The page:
Some organizations are confused as to the impact that pseudonymization has (or does not have) on a privacy compliance program. That confusion largely stems from ambiguity concerning how the term fits into the larger scheme of modern data privacy statutes. For example, aside from the definition, the CCPA only refers to “pseudonymized” on one occasion – within the definition of “research” the CCPA implies that personal information collected by a business should be “pseudonymized and deidentified” or “deidentified and in the aggregate.”[1] The conjunctive reference to research being both pseudonymized “and” deidentified raises the question whether the CCPA lends any independent meaning to the term “pseudonymized.” Specifically, the CCPA assigns a higher threshold of anonymization to the term “deidentified.” As a result, if data is already deidentified it is not clear what additional processing or set of operations is expected to pseudonymize the data. The net result is that while the CCPA introduced the term “pseudonymization” into the American legal lexicon, it did not give it any significant legal effect or status.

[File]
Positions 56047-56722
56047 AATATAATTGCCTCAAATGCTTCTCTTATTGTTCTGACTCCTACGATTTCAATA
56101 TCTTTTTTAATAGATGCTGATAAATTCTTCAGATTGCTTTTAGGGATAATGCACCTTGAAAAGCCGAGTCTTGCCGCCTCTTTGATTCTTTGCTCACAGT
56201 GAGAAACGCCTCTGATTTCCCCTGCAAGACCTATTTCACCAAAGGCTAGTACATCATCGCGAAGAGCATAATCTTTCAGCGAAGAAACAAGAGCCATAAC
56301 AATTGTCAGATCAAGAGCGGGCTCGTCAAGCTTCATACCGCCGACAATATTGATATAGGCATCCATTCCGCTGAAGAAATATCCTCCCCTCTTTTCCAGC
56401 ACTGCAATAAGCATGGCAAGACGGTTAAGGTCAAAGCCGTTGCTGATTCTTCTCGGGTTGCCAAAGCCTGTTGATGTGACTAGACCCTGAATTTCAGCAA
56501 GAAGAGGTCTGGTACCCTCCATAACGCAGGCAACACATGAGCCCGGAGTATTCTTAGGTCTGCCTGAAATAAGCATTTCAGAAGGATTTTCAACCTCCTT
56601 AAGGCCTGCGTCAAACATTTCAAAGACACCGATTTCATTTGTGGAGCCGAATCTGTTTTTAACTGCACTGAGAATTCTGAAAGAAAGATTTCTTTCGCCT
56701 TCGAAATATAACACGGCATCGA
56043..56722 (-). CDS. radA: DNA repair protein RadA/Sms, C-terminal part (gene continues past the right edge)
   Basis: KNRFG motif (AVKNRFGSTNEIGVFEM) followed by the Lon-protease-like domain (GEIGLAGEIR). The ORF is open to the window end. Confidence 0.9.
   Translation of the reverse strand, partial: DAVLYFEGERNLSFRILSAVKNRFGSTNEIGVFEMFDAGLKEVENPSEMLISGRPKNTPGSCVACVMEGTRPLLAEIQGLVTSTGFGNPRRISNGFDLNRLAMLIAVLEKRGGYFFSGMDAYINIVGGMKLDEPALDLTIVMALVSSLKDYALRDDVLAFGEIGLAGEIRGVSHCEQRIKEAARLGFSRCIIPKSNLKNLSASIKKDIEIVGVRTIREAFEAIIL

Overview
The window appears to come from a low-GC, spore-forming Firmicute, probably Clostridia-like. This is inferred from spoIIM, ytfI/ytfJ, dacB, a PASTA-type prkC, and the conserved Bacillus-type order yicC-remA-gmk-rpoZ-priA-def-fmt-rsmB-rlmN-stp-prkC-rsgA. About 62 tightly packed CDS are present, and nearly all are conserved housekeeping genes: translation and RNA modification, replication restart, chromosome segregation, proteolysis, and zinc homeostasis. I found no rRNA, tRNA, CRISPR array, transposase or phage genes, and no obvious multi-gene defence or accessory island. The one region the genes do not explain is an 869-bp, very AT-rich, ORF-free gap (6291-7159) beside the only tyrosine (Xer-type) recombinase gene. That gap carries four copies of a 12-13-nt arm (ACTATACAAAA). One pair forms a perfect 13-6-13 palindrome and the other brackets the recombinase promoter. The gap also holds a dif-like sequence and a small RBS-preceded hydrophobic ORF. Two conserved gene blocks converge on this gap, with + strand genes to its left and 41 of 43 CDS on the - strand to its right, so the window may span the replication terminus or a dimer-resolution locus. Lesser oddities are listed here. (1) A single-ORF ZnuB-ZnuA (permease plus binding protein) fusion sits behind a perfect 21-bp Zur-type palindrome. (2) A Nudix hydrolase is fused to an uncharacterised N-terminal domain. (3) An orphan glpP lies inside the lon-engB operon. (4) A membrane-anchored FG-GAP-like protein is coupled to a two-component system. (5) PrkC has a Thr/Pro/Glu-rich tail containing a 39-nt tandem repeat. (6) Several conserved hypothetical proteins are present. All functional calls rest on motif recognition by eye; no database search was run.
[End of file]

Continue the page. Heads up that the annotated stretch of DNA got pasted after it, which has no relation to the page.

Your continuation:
Unlike the CCPA, the pseudonymization of data does impact compliance obligations under the data privacy statutes of Virginia, Colorado, and Utah. As the chart below indicates, those statutes do not require that organizations apply access or deletion rights to pseudonymized data, but do imply that other rights (e.g., opt out of sale) do apply to such data. Ambiguity remains as to what impact pseudonymized data has on rights that are not exempted, such as the right to opt out of the sale of personal information. For example, while Virginia does not require an organization to re-identify pseudonymized data, it is unclear how an organization could opt a consumer out of having their pseudonymized data sold without reidentification.

Exemptions from compliance obligations with respect to pseudonymized data



California 2022


California 2023


Virginia 2023


Colorado 2023


Utah 2023


Reidentification. Organization is not required to re-identify pseudonymous data. N/A[2] [3] [4]
Access request. Organization is not required to provide access to pseudonymized data.   [5] [6] [7]
Rectification request. Organization is not required to correct pseudonymized data.   [8] [9] N/A
Deletion request. Organization is not required to delete pseudonymized data.   [10] [11] [12]
Targeted advertising. Organizations is not required to provide an opt-out right to targeted advertising   N/A
Sale. Organizations is not required to provide an opt-out right to targeted advertising  
Profiling. Organization is not required to provide opt-out right to profiling with legal effect.   N/A N/A N/A
Data minimization. Organization is not required to limit collection/storage   N/A [13] N/A
Consent for sensitive information. Organization is not required to get consent for sensitive information.   N/A N/A [14] N/A